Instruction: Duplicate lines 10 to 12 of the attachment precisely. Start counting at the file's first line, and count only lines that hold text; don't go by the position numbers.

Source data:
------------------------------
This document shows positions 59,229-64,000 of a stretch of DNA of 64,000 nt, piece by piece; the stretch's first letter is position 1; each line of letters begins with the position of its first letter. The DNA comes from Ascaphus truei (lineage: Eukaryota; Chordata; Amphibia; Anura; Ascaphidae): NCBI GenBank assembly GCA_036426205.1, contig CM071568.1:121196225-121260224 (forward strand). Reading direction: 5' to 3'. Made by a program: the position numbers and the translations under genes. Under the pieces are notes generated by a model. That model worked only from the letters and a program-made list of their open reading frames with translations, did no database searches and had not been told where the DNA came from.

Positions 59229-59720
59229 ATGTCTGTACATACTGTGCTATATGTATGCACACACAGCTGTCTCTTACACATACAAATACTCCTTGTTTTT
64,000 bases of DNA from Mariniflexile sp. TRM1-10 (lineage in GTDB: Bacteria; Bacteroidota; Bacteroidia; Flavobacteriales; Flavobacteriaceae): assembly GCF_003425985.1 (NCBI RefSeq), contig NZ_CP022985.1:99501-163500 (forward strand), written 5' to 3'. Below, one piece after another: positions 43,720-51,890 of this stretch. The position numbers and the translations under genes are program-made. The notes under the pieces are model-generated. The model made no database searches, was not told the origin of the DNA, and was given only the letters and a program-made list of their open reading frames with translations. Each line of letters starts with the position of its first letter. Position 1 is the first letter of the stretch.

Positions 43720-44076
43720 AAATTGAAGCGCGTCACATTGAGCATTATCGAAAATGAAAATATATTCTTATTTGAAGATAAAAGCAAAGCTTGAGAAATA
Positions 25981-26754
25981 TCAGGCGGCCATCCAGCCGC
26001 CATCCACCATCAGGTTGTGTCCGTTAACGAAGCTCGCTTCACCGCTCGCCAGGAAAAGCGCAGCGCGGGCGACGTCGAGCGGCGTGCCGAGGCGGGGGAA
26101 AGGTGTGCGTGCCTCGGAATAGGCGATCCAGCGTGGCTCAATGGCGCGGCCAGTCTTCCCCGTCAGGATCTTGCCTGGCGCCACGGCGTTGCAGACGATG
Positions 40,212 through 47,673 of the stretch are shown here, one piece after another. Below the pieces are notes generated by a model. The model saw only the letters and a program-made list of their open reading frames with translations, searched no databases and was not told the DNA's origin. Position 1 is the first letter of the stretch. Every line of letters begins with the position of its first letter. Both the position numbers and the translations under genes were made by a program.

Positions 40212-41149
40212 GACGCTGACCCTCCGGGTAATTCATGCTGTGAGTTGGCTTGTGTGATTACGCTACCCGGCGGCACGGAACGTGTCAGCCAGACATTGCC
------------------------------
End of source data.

26101 AGGTGTGCGTGCCTCGGAATAGGCGATCCAGCGTGGCTCAATGGCGCGGCCAGTCTTCCCCGTCAGGATCTTGCCTGGCGCCACGGCGTTGCAGACGATG
Positions 40,212 through 47,673 of the stretch are shown here, one piece after another. Below the pieces are notes generated by a model. The model saw only the letters and a program-made list of their open reading frames with translations, searched no databases and was not told the DNA's origin. Position 1 is the first letter of the stretch. Every line of letters begins with the position of its first letter. Both the position numbers and the translations under genes were made by a program.

Positions 40212-41149